During 18th century England there was also an apologetic development that considered empirical, historical proofs of Christianity. Arguably most prominent in this regard was philosopher John Locke. Locke defended the reasonableness of Christianity on the basis of Jesus Christ’s miracles in his late 17th-century book, The Reasonableness of Christianity (1695), from which it is clear that he was convinced that the biblical Scriptures were in agreement with human reason. However, it was priest Charles Leslie (1650–1722) who emphasized the methodological approach of proving Christianity by facts in his Short and Easie Method with the Deists (1697) (4). Leslie argued that if one were to examine the biblical narratives as he or she would examine anything else, they would discover them to be historically reliable. He thus contended that one must either reject all historical evidence and works of classical antiquity or, alternatively, admit the gospel accounts along with them. Leslie had a major influence on the historical apologies that would go on to be published in the following century.

There is a distinction between the approaches of French and English apologists of those centuries. Craig explains that,

“English apologists tended to dissolve the distinction between truths of reason and truths of faith, the upper story collapsing down into the lower, so that all truths became in a sense truths of reason, demonstrable by philosophy, science, history, and so forth. When English writers spoke of truths above reason, they did not generally mean mysterious or incomprehensible truths, as did their French counterparts; rather they meant simply truths that we lack the necessary facts to prove. But in both cases, it was the methodology of history that they counted on to carry the weight of the case for the truth of the Christian faith” (5).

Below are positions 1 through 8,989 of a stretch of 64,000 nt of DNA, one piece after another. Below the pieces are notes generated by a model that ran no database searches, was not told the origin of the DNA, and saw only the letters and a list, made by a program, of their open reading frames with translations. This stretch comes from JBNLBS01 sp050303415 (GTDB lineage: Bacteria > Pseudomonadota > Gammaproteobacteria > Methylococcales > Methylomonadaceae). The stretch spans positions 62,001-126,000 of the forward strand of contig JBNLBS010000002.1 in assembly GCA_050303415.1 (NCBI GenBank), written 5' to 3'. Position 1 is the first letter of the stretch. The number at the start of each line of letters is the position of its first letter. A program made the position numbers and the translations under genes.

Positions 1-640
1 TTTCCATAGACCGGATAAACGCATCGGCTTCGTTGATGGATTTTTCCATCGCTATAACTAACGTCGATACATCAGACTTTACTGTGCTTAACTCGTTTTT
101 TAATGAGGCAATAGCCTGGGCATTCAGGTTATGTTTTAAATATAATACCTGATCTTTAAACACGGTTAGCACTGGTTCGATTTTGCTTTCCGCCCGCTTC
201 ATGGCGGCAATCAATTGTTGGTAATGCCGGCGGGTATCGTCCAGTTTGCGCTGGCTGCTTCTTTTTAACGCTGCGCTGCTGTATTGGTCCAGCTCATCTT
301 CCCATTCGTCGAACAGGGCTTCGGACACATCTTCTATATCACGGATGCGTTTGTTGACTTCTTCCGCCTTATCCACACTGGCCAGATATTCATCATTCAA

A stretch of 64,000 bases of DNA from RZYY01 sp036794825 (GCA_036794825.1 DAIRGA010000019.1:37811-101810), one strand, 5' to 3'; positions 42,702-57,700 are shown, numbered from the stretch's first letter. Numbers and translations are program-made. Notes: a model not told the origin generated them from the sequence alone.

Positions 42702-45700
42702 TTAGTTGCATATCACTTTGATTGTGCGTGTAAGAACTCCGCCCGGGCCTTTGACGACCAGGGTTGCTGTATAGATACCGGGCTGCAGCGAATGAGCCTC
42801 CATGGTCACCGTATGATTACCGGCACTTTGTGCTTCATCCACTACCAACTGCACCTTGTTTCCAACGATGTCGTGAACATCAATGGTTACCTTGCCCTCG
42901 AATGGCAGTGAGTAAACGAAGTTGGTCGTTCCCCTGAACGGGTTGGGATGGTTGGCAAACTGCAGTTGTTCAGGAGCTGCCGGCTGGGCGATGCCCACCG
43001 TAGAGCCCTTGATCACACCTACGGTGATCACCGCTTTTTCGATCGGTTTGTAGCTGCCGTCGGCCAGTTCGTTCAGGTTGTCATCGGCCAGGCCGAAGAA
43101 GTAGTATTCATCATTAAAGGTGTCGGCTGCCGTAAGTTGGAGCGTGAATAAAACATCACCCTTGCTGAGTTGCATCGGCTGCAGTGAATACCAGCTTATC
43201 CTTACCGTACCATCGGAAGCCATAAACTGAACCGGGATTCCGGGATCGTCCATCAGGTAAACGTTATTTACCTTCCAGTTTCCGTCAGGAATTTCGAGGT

Today Christian apologists routinely employ a rationalist approach to the justification of the Christian faith by pointing to the allegedly well corroborated historical facts supporting the historical resurrection of Christ and the inspiration of the biblical texts. Often apologists argue for the fact of the resurrection without assuming the inspiration of the texts, thus employing a particularly rationalist historical methodology that examines the New Testament source materials as historical documents like a professional historian would. What this shows is that modern apologetic approaches to defending faith did not arise in a vacuum but is rather the continuation of a discipline that is centuries old in thought and tradition. Today, given the prevalence of secularism in academia and the major domains of knowledge (especially philosophy and science) there has been a dramatic upsurge in a market and a need for Christian apologetics which has grown accordingly.


1. Craig, W. Reasonable Faith (3rd ed.). p. 460 (Scribd ebook format).

2. Filleau de la Chaise, “Discours sur les livres de Moise,” in Discours sur les “Pensées” de M. Pascal, ed. with an introduction by V. Gitaud (Paris: Editions Bossard, 1922). p. 104–5.

3. Craig, W. Ibid. p. 461 (Scribd ebook format).

4. Library of Historical Apologetics. Leslie-Charles. Available.

5. Craig, W. Ibid. p. 463 (Scribd ebook format).